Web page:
What B2B companies can learn from B2C buyers

I recently took my son, a recent college graduate, shopping for “business casual” job interview attire at our local mall. It was an exhausting experience. The shirts I selected (that were ideal, by the way) were, in my son’s opinion, too blue, too plaid or too tech-bro. Finally, I Googled “job interview shirts for male millennials” and found this brand, and my son approved. We ordered a couple of shirts, a jacket and some pants right from my iPhone. The items were shipped for free and arrived in a few days.

We were, as the saying goes, delighted.

Digital transformation is forcing companies to change their business models and adapt to the new market reality, and customers like me and my discerning son are driving that change.

Whether external customers, or internal employees, people are embracing digital practices in many facets of their lives, from shopping online via their mobile devices to adjusting their home thermostat remotely. They are expecting that businesses will catch up. And they are, according to The IDC research “FutureScape: Worldwide Digital Transformation 2018 Predictions”.

“By the end of 2019, digital transformation (DX) spending will reach $1.7 trillion worldwide, a 42 percent increase from 2017.”

The customer-centric strategies applied by Amazon and Google and my new favorite brand, Bonobos, are also changing business-to-business relationships.  Here are a few examples of how these companies are changing their business model and putting customer experience at the heart of their strategy.

  1. Automotive pioneer Ford developed FordPass to bring customers innovative mobility services. FordPass encompasses a smartphone app with general mobility services plus additional owner-to-car services. FordPass covers services such as parking, ride sharing, car sharing, and multimodal transportation planning. Pretty progressive for a 113-year-old company.
  2. Monsanto, now branded, for good reason as a Modern Agriculture Company, is transforming itself with an online platform from a supplier of seed and crop-protection products to a productivity partner, providing advice on subjects ranging from product selection to sowing and harvest timing. “We connect combines in the field, so we can collect real-time information on how they are performing on the farm,” says Monsanto CIO Jim Swanson, “We use analytics and data to get better insights into the performance of our products, as well as sustainable agricultural practices.”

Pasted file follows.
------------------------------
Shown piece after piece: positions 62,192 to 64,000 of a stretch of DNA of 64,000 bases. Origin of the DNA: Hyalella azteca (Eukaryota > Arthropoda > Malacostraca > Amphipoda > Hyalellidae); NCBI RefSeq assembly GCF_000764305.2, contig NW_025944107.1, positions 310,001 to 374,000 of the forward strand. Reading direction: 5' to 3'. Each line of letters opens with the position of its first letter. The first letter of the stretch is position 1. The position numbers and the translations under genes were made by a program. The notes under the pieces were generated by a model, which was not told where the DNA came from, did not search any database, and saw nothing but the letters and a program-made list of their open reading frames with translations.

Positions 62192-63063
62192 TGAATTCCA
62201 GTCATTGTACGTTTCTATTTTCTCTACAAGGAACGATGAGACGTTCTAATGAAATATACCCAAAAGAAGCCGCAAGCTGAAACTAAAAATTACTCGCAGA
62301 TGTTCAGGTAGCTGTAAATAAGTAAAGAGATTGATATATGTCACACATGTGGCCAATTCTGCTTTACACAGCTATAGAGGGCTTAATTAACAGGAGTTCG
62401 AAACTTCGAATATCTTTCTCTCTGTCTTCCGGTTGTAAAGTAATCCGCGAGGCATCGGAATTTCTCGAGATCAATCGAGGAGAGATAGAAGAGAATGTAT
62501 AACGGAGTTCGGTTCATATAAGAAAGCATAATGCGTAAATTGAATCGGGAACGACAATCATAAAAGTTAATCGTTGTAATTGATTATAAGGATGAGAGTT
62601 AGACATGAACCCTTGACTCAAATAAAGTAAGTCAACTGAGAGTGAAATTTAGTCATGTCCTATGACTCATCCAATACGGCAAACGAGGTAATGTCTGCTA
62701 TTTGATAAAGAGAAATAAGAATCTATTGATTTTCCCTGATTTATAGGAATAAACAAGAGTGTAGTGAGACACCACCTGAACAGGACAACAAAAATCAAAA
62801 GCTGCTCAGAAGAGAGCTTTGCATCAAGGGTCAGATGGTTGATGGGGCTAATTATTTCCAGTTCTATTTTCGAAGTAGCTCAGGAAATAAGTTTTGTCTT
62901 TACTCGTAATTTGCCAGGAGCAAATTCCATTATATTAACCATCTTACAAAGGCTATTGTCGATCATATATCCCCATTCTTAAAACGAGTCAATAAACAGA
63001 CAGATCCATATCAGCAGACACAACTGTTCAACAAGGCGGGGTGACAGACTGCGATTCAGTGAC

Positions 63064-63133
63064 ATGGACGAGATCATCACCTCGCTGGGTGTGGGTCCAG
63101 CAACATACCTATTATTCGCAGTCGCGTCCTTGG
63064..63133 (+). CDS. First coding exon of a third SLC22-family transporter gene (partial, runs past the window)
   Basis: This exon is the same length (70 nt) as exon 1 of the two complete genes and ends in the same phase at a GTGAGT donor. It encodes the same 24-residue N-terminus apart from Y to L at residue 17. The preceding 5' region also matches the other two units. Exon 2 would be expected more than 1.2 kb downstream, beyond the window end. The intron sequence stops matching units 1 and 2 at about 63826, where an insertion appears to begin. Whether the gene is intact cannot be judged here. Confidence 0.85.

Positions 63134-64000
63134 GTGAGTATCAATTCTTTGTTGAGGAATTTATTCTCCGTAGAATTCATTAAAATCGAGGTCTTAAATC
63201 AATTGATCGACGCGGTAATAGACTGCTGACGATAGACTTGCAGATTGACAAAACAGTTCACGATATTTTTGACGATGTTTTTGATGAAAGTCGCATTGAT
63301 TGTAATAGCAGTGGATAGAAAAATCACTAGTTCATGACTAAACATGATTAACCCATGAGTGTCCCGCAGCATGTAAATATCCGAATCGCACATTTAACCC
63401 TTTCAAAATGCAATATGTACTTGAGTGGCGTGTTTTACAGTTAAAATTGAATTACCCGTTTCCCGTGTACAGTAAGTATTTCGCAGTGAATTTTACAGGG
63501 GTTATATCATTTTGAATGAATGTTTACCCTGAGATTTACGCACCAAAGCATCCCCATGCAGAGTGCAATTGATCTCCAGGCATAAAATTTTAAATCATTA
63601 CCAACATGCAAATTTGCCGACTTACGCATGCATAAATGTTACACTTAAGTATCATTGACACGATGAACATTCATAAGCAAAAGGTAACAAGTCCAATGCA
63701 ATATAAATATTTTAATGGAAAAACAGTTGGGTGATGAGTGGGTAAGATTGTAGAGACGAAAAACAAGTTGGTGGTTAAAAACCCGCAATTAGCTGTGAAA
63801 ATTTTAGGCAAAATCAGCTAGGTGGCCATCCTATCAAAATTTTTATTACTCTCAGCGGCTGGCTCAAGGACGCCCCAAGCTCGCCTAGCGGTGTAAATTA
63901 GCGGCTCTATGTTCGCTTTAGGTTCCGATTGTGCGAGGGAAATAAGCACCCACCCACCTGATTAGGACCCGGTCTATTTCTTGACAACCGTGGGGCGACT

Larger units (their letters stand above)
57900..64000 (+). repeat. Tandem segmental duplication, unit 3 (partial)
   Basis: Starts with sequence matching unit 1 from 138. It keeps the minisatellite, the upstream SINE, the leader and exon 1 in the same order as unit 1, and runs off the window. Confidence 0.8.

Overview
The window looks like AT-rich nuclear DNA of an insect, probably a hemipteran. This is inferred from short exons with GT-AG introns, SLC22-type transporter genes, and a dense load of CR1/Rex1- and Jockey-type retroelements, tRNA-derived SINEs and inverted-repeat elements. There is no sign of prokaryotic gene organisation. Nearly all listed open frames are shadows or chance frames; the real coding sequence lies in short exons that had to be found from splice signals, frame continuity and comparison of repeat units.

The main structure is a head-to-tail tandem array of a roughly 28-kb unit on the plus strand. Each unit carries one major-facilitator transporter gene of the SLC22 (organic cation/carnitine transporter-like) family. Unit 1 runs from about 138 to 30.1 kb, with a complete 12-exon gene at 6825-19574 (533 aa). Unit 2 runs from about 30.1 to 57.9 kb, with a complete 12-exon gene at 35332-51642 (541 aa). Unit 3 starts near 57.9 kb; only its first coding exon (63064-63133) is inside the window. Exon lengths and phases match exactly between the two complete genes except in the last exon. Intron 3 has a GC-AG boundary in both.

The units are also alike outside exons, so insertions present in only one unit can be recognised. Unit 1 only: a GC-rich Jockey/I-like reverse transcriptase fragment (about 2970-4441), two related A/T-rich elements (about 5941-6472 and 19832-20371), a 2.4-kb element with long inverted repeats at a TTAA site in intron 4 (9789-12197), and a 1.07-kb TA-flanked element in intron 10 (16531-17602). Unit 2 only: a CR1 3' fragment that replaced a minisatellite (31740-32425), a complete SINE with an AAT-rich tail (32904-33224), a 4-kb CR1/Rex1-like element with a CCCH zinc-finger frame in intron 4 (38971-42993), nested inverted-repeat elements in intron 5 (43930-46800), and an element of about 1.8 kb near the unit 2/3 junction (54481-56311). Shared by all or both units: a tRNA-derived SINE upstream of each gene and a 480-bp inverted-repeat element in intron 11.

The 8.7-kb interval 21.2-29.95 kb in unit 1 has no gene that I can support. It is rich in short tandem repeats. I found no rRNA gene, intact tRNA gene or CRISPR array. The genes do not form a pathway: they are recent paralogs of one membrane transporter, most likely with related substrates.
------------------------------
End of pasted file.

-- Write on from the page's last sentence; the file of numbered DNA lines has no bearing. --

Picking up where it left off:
3. JetBlue Airways Corporation identifies itself as a customer service company that happens to fly planes. Their core strategy is to eliminate any transactions that don’t add value to their customers.  Fly-Fi, JetBlue’s inflight Wi-Fi, helps better serve customers and facilitate the crew’s productivity. Using iPad Minis, flight attendants can access the seat map as well as the personal information about every passenger, be it their type of loyalty membership or their birthday. They can also see if a passenger has a connecting flight and suggest alternative options in case of delays. In-flight purchases support Apple Pay. Their Apple Watch app, features mobile boarding pass, real-time flight updates, and enables in-flight purchases with Apple Pay.

But back to the B2B buyer…

According to a study by BCG, more than three-quarters of today’s B2B buyer is less likely to deal with a salesperson until it is time to close the deal. Instead, these buyers rely on digital resources—such as suppliers’ and third-party websites, videos, buyer reviews, blogs, and social media..kind of like that harried mother at the shopping mall. And they increasingly use mobile phones to get that information, particularly through search and social media.

In this new digital landscape, B2B companies need to adjust accordingly. Need help with that? Let Menlo Technologies take care of you.